Lodi Gardens, New Delhi
A 90-acre garden complex situated in New Delhi, India, the Lodi Gardens is comprised of tombs, mosques and other structures commissioned by members of the Sayyid, Lodi, and Mughal dynasties from the mid-fifteenth century onwards. The most significant additions to the complex, the Bada Gumbad, and the Shish Gumbad were made during the reign of Sikandar Lodi (r. 1489–1517), and the place was named after his dynasty following the independence of India in 1947. Scholars believe that the choice of this site was made by three different ruling families because of its proximity to the Nizamuddin Dargah, the burial site of Khwaja Nizamuddin Auliya, a venerated thirteenth-century Sufi saint.
Lodi Gardens has a number of entry points and four official gates. At the southern end of it is the tomb of Muhammad Shah Sayyid (r. 1434–45) of the Sayyid dynasty, while at the northern end lies the tomb of Sikandar Lodi of the Lodi dynasty. In its centre lies a number of other structures such as the Bada Gumbad, with its adjacent mosque and mehman khana (guesthouse); a turret that scholars speculate is the oldest structure in the complex; and the Shish Gumbad.
The tomb of Muhammad Shah Sayyid, commissioned by his son and successor, Alauddin Alam Shah (r. 1445–51), is one of the few surviving structures remaining in India that was built by the Sayyids and dates to c. 1445. Including the plinth, the structure is 25 metres wide and is built on a raised mound of 40 metres that is traversed by a flight of stairs. It has an octagonal plan with three archways on each side and an arcade that goes around the open tomb chamber. Notable features include buttressed corners, discharging arches, decorative incised plasterwork on the ceiling and chhatris (domed pavilions) on the roof, surrounding the dome. The dome is capped by an inverted lotus finial. A circular gallery of arched niches, four of which are windows, line the base of the dome. The interior of the tomb contains the grave of the ruler as well as other graves, presumed to be those of his family members. The octagonal shape of the tomb borrows from the architectural conventions of Shia tombs, attesting to the sect’s influence in Delhi during the reign of the Sayyids.The subsequent construction of tombs in the vicinity of this one suggests the use of the space as a marker of continuity between different rulers of the Delhi Sultanate, leading to the eventual formation of a tomb complex.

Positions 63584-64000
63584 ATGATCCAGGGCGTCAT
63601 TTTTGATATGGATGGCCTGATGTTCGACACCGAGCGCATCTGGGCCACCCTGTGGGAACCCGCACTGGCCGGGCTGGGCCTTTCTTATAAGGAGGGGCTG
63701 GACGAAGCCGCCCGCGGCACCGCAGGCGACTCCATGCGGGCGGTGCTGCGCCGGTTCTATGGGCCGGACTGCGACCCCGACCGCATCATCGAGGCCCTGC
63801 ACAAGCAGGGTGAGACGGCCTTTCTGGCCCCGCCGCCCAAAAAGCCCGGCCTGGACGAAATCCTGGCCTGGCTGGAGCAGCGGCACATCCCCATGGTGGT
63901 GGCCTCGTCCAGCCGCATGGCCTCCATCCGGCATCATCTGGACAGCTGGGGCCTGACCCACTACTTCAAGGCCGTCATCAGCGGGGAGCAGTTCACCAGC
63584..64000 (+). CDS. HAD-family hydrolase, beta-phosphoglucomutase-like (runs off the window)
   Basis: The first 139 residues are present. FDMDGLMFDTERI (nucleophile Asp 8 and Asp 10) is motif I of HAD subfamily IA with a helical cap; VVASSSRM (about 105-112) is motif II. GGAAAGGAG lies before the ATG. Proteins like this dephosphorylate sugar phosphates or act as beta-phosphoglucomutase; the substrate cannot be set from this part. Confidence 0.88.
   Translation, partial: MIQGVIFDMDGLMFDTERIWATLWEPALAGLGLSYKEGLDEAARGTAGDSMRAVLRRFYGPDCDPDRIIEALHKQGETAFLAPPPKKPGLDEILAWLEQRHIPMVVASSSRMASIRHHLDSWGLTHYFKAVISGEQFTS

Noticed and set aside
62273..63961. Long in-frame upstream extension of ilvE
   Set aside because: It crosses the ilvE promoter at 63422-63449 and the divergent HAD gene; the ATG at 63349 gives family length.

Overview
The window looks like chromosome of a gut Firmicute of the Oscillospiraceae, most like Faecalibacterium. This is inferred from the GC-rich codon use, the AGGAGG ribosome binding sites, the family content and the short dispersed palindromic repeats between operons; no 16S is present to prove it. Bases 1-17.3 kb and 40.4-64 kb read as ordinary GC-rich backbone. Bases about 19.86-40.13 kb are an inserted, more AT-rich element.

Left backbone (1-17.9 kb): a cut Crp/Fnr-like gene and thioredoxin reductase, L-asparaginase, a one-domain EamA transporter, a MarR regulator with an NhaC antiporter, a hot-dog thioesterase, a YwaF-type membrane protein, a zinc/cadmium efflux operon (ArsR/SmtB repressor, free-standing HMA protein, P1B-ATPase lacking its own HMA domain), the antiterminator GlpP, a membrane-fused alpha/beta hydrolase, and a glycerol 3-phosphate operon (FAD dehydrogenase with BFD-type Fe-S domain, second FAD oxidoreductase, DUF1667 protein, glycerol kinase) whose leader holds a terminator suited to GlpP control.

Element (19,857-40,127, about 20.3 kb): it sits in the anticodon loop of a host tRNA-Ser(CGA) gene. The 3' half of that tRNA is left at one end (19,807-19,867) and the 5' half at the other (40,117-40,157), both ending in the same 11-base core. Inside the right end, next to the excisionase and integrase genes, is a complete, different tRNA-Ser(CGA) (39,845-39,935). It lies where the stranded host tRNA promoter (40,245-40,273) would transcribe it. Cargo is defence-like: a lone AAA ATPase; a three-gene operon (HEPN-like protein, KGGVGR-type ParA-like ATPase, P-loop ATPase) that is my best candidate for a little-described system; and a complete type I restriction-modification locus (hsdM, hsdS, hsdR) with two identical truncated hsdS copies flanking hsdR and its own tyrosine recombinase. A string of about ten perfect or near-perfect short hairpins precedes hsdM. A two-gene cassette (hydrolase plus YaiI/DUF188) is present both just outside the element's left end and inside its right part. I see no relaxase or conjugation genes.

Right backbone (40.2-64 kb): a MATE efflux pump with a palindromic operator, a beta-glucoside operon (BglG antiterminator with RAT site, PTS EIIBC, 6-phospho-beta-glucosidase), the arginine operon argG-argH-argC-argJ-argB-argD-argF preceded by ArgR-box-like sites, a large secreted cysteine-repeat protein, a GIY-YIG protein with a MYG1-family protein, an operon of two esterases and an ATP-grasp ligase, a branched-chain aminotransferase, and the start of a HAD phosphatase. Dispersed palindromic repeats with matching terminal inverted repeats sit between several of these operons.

The Sayyid tomb is separated spatially and chronologically from another complex of structures, consisting of the Bada Gumbad, the Bada Gumbad Masjid, and the Shish Gumbad, all of which are believed to have been constructed in the late-fifteenth century, by Sikandar Lodi.
The Bada Gumbad, meaning ‘large dome’, resembles a tomb but there are no graves within it. It has two entrances, one facing north, towards the Shish Gumbad, and another on the west, leading to an empty area. The structure has two tiers of decorative arches and a large arched entrance, but is otherwise unadorned. Its plinth extends to the north into a courtyard flanked by two long structures. The western building is a mosque which, because of its attachment to the Bada Gumbad, is known as the Bada Gumbad Masjid. The unadorned eastern structure mirrors the dimensions of the mosque but has three arched entrances and is unadorned. This is known as the majlis khana or mehman khana, and may have been used as a cloister for a madrassa. Scholars believe that the Bada Gumbad was designed as an entryway to the mosque.
The mosque is a small arcade-like structure that is entered from the courtyard through five arches, the central one being the largest and most heavily ornamented. A bracketed cornice runs along the face of the structure, interrupted by the pishtaq, or square frame, around the central arch. Three domes with lotus crest finials surmount the structure, supported by vaults formed between the three central bays and the qibla wall. This wall is thereby divided into five arches, each of which in turn houses sets of three arched niches. The central niche of each of these is crowned by a small but ornately carved arch. Similar arches line the base of each dome on the inside, imitating a circular gallery. The squinches, spandrels and edges of all the arches are covered in incised and painted limestone plasterwork, which came to be a distinctive decorative feature of Lodi-era mosques. The decoration largely takes the form of calligraphy of Quranic verses and, to a lesser extent, patterns of small floral and geometrical motifs, though some portions of this carved layer have broken and fallen off over time. The mihrab bears an inscription that dates the mosque to 1494.
On the eastern side of the Bada Gumbad is a rubble masonry turret, unrelated to any of the tombs, on a plinth that is believed to be a later addition to the edifice. Scholars believe that the turret was originally part of a larger structure which is no longer there. A ribbed dome on its roof and a projecting jharokha window on one side are its only notable features. With no surviving staircase or any designated area for one, its original purpose remains unclear.